Colwill had again drawn on the Beaux-Arts style for his inspiration. "This was a spectacular interpretation of Beaux Arts Classicism, in some ways even more daring than his Carnegie Library about eight years earlier. A classical temple form featured a strong frontispiece of three huge pilasters topped by a shallow dome"(Guelph Perspectives, p.188). The main portion of the building was constructed of brick, but the pilasters and columns were of artificial stone carved to resemble Classical buildings. At either end of the school was a grand entrance outlined with columns more than two-storeys high, each topped with an ionic capital. The Mercury reported that the lawn was so high that it needed two terraces leading down to Waterloo Avenue, thus adding to its imposing appearance from the street (Guelph Mercury, 1973). It was altogether, "A dramatic statement by an architect wishing to distinguish himself from what he would have considered to be the more mundane approach taken for most schools" (Stelter, p. 27).
Inside, according to the Inspector's report, the building was equally impressive. There were three large classrooms on each of the two floors, two across the rear and one across part of the front of the school. In the basement were small and large playrooms, a boiler room and lavatories. One classroom was used as a kindergarten and the sixth was intended to be held in reserve for future use, but it was actually filled by the end of its first year. Inspector Tytler described the interior:
"Internally there are as many features which make it a model for future schools. The spacious halls, the lofty ceilings, the large and comfortable furnished classrooms, with separate entrances and cloak rooms for boys and girls, the abundance and position of the light, and the plentiful supply of fresh air are all calculated to render this school a pleasant and profitable place for both teachers and pupils" (Annual Report, p. 4).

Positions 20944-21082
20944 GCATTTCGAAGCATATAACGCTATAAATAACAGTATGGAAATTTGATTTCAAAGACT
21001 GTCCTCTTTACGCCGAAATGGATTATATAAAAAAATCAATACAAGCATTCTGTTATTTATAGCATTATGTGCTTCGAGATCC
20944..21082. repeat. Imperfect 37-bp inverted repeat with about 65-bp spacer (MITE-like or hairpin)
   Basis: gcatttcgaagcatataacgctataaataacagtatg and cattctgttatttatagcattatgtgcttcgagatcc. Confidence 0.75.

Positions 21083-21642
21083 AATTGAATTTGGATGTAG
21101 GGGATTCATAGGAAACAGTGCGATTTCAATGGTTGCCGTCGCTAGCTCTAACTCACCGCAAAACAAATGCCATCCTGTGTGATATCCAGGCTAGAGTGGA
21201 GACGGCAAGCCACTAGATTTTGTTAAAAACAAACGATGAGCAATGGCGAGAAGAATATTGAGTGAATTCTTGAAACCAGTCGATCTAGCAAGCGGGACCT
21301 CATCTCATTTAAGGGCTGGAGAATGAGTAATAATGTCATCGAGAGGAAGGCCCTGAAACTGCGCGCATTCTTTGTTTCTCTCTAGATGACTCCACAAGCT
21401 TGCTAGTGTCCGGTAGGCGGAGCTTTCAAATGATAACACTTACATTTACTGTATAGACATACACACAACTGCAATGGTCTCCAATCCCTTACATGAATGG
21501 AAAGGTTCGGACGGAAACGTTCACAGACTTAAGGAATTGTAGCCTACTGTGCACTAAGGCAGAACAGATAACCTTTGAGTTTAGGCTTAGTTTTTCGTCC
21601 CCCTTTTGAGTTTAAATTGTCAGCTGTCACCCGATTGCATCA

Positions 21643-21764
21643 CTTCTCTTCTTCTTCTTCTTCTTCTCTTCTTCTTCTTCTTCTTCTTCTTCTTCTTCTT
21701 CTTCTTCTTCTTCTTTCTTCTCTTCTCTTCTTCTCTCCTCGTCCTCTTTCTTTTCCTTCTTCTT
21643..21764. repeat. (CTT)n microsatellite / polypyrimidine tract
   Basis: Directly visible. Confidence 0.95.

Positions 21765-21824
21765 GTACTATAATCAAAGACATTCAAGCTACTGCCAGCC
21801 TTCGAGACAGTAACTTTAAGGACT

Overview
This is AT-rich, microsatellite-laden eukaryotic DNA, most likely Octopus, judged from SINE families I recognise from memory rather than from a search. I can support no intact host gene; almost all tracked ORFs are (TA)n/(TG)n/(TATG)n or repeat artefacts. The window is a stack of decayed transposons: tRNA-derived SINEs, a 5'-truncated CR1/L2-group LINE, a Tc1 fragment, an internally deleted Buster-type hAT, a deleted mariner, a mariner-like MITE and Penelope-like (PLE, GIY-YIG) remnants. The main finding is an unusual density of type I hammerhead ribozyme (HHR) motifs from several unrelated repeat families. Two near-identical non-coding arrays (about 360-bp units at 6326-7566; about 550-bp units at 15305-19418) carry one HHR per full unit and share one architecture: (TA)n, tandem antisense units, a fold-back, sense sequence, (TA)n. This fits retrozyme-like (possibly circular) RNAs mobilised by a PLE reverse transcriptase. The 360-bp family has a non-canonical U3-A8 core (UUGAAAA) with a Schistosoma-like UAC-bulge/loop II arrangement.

With perhaps a polite slap at the critics of the necessity for construction of the school, he concluded, "This shows conclusively that the erection of a six-roomed school in St. James' Ward was not undertaken too soon" (Ibid). The building was a success from all points of view: the practical, the artistic, the educational, and - it appears from a much later student comment - the appeal to a child's imagination. A student of the 1970s reminisced that the school, "Had character. As young children, we pretended that the school, complete with huge columns and grand entrances, was a castle and we its royal subjects" (Guelph Tribune, June 1998).
Inspector Tytler was also enthusiastic about two other aspects of the St. James' Ward school in its opening year - the Kindergarten and the School Garden. Education in Ontario has consistently been the battleground for contrasting views about its purpose and methodology, usually based on underlying conflicting beliefs about the nature of children. In 1886, J.E. Wetherell, principal of Strathroy Collegiate, addressed the Ontario Teachers' Association on 'Conservatism and Reform in Education Methods.' In that address, he described the differences in the Reform movement and summed up a debate that still rages in Ontario education in the new Millennium:
"The [Old Education] stored the mind with knowledge, useful and useless, and only incidentally trained the mind, while the [New Education] puts training in the first place and makes the acquisition of knowledge incidental. The Old Education was devoted to the study of books, while the New Education is devoted more to things than books. Rather than beginning with the unseen and the unfamiliar, the New Education begins with the seen and the common and gradually develops the reflective faculties by reference to knowledge already obtained. . . by the child. Finally, while the Old Education was too one-sided, the New Education promised to develop 'The whole being, the mental, the moral, [and] the physical'" (School of Ontario, p. 50).